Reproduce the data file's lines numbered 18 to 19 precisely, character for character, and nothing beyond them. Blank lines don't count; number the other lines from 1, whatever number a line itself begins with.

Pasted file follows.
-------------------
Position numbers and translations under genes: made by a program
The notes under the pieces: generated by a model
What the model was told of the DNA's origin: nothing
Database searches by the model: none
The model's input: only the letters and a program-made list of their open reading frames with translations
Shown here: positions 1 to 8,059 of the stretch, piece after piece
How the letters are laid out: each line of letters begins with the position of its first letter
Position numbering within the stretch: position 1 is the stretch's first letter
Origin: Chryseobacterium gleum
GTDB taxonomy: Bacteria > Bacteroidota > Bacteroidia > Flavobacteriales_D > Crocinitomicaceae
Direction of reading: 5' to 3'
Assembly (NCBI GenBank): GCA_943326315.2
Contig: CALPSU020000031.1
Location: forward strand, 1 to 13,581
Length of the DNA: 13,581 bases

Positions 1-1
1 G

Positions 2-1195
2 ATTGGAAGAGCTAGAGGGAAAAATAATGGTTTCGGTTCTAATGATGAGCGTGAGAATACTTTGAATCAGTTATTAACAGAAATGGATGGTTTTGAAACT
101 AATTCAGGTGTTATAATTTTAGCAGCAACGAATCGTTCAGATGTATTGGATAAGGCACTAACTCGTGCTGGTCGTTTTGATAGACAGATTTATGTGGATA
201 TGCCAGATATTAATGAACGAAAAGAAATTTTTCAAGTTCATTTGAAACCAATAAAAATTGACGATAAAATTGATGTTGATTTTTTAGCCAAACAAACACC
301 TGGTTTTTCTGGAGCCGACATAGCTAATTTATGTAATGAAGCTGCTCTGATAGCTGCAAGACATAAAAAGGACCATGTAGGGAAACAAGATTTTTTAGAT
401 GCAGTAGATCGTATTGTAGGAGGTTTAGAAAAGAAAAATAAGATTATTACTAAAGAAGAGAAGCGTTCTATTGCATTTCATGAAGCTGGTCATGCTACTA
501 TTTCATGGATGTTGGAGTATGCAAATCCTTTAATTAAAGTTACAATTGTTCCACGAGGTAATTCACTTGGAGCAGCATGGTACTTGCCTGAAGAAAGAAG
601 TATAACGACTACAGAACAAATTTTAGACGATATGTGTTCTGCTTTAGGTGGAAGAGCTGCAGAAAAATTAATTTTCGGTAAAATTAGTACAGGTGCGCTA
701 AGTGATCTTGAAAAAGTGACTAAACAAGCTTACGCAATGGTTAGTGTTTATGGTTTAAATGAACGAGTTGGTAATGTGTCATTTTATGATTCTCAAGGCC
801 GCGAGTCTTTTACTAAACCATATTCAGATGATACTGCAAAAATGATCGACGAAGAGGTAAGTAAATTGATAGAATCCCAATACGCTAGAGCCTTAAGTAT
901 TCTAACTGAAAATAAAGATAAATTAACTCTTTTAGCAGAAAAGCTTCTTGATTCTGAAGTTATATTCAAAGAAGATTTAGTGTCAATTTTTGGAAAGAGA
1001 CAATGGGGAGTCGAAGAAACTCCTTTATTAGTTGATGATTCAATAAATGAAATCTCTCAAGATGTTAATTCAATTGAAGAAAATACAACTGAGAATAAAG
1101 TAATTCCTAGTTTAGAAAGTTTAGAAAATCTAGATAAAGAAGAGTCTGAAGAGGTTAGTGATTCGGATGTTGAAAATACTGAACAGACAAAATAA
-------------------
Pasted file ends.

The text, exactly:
Positions 2-1195
2 ATTGGAAGAGCTAGAGGGAAAAATAATGGTTTCGGTTCTAATGATGAGCGTGAGAATACTTTGAATCAGTTATTAACAGAAATGGATGGTTTTGAAACT